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This is not who we are.”

We hear these words again and again in the hours after a mass shooting. A politician will speak them, or perhaps a police officer. They clatter out of the television or the computer screen like an incantation.

And so it was no surprise to find these words echoing through the aftermath of Saturday’s shooting in El Paso — 20 dead — and it was tempting to once again believe them. They are defiant words reserved for moments that demand strength and fury and indignation. They sound earnest and true.

Then, not quite 13 hours later, someone opened fire in Dayton, and the lie revealed itself yet again.

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We are what we repeatedly do, and in this country what we repeatedly do is mow down civilians with .223-caliber semiautomatic rifles. The mass shootings pile on top of each other, occurring so close together this weekend that cable news covers them in split-screen, like playoff games.

And so, according to all the available evidence, this is exactly who we are.

It’s obvious if you confront the reality. Mass shootings are so routine now that it is possible, unless you have a personal connection to a particular massacre, to forget quite recent tragedies entirely.

The shooting at a garlic festival in Gilroy, Calif., a week ago would already be totally forgotten by the public at large were it not for the unusual setting. By next week it will be subsumed entirely.

How much do you remember about the shooting at a Virginia Beach municipal building three months ago, where 12 people died? Before El Paso, it was the deadliest American mass shooting of 2019. It happened three months ago. I had to look it up.

A volunteer prepared to place crosses for victims of a mass shooting at a municipal building in Virginia Beach, Va., where 12 people died in June.
A volunteer prepared to place crosses for victims of a mass shooting at a municipal building in Virginia Beach, Va., where 12 people died in June.Patrick Semansky/Associated Press/file/Associated Press

This is who we are.

Only those with some sort of gimmick attached to them stand out, whether that’s a record-breaking number of bullet-riddled bodies, an uncommonly ghoulish setting like a school or church or synagogue, or a uniquely sympathetic set of victims. In America, a woman described as a “doting mother and grammy” in her obituary sitting quietly at her desk job in the public works department moments before she was shot to death is insufficiently sympathetic.

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Sorry, lady and everyone who loved you: This is who we are.

And yet, the notion that this terrible thing we keep doing is not a fundamental part of our identity persists, even as we fail to take any real measures to stop it from happening again and again. That isn’t defiance. It’s ineffectual excuse-making. It’s hopelessness masquerading as hope.

Gilroy City Council member Fred Tovar (center) wore a #GILROYSTRONG shirt while attending a vigil for victims of a deadly shooting at the Gilroy Garlic Festival last week in Gilroy, Calif.
Gilroy City Council member Fred Tovar (center) wore a #GILROYSTRONG shirt while attending a vigil for victims of a deadly shooting at the Gilroy Garlic Festival last week in Gilroy, Calif.Noah Berger/Associated press/file/FR34727 AP via AP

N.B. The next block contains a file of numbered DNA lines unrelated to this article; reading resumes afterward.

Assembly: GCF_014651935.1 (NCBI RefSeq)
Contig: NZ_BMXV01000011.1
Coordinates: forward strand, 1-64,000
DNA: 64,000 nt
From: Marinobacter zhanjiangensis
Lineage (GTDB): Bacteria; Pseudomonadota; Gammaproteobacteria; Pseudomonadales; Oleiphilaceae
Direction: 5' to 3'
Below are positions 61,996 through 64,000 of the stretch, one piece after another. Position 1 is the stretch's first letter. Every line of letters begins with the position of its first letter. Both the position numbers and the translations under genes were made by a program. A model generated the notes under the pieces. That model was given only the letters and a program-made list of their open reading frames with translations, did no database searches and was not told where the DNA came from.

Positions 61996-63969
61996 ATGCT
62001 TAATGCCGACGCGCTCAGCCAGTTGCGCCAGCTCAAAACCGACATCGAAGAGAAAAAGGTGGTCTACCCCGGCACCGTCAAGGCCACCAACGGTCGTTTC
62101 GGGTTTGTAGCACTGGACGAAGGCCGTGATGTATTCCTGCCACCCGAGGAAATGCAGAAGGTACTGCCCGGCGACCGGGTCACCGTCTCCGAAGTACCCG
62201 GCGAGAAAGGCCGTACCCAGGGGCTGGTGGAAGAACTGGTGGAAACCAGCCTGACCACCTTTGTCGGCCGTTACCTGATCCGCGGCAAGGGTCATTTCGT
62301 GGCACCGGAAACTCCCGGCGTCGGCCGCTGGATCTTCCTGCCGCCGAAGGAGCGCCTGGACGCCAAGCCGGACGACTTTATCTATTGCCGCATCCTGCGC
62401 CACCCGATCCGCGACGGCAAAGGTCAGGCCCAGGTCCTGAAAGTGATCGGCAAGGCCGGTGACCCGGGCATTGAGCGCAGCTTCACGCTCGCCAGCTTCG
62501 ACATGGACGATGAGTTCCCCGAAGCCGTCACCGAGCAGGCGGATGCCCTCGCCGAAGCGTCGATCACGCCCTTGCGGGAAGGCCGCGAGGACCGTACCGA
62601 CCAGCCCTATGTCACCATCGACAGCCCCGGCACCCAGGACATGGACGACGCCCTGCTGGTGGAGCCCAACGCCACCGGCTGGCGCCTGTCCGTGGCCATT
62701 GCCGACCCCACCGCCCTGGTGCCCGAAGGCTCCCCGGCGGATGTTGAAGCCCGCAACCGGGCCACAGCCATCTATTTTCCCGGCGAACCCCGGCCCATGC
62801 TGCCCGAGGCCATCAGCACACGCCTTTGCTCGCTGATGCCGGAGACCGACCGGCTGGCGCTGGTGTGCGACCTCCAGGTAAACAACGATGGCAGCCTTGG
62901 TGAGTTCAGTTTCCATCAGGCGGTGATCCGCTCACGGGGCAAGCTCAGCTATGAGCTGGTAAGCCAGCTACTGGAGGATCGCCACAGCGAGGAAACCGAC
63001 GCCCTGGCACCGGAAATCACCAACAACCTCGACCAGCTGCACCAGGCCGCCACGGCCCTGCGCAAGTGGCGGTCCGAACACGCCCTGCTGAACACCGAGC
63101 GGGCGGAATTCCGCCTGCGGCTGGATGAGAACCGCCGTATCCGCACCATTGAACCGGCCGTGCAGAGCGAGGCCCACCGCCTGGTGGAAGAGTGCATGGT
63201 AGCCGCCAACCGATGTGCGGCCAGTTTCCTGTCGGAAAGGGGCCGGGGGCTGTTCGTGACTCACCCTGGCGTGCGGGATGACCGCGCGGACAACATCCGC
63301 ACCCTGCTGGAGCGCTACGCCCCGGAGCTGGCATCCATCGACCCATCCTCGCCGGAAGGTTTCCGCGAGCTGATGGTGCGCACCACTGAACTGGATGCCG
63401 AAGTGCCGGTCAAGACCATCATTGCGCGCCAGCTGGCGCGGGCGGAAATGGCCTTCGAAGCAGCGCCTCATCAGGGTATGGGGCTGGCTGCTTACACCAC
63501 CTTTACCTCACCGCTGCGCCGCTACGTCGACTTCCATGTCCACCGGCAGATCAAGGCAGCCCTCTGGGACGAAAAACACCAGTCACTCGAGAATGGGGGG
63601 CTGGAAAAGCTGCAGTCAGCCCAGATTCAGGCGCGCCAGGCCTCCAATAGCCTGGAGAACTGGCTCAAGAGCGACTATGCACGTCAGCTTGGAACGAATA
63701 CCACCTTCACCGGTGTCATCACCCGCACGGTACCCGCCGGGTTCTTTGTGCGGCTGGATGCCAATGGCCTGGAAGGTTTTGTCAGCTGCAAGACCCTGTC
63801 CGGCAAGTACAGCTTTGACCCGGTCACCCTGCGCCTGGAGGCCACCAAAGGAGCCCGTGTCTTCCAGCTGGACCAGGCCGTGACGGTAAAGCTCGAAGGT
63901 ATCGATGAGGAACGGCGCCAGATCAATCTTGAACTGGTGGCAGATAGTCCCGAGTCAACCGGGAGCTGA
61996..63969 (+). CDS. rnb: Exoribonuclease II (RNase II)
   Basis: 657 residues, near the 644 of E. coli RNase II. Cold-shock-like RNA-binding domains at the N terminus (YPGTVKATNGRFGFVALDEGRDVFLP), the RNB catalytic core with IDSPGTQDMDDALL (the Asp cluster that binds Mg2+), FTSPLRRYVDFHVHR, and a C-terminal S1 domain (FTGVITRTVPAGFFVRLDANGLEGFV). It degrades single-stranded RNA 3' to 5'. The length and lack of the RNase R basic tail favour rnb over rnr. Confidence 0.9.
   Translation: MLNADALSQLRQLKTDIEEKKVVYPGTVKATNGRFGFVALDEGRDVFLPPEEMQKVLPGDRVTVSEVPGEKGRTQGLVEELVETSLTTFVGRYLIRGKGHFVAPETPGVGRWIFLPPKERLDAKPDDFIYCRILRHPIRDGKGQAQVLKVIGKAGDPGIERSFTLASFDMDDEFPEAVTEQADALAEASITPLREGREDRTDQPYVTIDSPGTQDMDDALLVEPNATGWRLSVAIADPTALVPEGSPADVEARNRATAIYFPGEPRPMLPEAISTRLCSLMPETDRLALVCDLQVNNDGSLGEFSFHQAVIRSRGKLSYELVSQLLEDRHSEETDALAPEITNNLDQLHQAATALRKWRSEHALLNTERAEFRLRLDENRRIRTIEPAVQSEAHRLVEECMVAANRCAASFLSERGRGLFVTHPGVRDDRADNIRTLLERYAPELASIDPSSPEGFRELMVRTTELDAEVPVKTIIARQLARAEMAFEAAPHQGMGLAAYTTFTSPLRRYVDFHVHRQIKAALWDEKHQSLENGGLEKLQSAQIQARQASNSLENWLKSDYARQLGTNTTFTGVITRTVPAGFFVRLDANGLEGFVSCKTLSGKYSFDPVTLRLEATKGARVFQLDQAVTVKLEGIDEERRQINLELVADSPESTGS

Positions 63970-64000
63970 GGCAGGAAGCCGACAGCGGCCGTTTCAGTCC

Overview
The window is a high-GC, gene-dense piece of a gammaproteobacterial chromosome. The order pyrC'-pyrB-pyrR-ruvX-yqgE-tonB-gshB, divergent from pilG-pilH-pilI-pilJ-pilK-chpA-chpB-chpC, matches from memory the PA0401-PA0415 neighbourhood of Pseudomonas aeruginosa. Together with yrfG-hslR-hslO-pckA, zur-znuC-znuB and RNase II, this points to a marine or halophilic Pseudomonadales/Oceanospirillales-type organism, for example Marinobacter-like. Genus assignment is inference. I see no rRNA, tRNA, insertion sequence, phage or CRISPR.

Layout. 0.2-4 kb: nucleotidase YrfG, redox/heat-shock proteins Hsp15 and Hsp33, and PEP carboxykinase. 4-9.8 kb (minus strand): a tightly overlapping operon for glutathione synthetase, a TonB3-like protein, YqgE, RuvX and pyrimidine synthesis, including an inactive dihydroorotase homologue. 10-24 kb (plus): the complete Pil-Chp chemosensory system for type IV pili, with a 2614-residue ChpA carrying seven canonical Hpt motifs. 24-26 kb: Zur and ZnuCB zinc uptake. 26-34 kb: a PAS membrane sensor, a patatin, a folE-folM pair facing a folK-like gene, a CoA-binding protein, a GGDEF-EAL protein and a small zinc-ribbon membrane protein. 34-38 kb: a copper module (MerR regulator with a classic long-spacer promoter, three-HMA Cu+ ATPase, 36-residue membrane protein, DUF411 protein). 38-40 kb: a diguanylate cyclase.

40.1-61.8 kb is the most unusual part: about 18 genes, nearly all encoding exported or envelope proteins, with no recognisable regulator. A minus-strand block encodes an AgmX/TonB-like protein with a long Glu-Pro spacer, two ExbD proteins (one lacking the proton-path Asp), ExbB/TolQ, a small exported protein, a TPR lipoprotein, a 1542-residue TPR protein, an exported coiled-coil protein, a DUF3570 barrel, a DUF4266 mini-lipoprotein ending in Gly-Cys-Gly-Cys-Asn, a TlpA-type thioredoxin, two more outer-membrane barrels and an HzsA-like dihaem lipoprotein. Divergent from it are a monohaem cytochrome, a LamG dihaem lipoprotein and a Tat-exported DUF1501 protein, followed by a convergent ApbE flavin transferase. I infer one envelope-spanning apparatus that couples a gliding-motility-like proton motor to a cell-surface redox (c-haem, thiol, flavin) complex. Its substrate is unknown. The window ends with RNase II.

We regularly refuse to accept such platitudes when we hear them expressed in other contexts. Do we take the man caught on camera shouting slurs at his word when he later says “That’s not who I am?” You are what you do, buddy.

But somehow “this is not who we are” has not descended into self-parody in the manner of “thoughts and prayers” — a post-shooting mantra so tiresome that even the most craven politicians largely avoid it at this point. We also dismiss the disingenuous calls not to “politicize” the latest shooting; apparently nobody told the El Paso shooter, whose crime appears to have been motivated by white supremacist and anti-immigrant hatred.

And still “this is not who we are” endures, perhaps because it speaks to something at our very core. Of course we don’t want to think of ourselves as a nation that tolerates the indiscriminate murder of civilians a dozen or so at a time, for reasons including white supremacy, workplace dissatisfaction, anti-Semitism, or misogyny, or some violent nonsense that we’ll never understand.

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That’s not us, we tell ourselves. No way.

And yet, El Paso . . . (about 13 hours elapse) . . . And yet, Dayton.

Nothing will be done. We all know that.
The El Paso shooting Saturday, which left 22 people dead, is the deadliest since the 2017 Sutherland Springs shooting.

It is past time to admit that this is precisely who we are: a nation that willingly trades the lives of hundreds of innocent civilians for unencumbered access to the weapons best suited to slaughter them.

Only when we come to terms with that fact — when we, our public officials and ourselves, stop deluding one another about it — will we have a chance to change it.

When we admit that allowing these massacres to continue is in fact a choice we are making, maybe then we will be able to close the gaping loopholes in our background-check laws. Maybe then we will institute a strong federal ban on the kind of weapons that make it possible for a murderous Ohio man to kill nine people and wound 27 more in under a minute.

In the meantime, this is who we are: the land of the free and the home of the dead.

Mourners gathered for a vigil at the scene of a mass shooting in Dayton, Ohio.
Mourners gathered for a vigil at the scene of a mass shooting in Dayton, Ohio. John Minchillo/Associated/Associated Press

Nestor Ramos can be reached at nestor.ramos@globe.com. Follow him on Twitter @NestorARamos.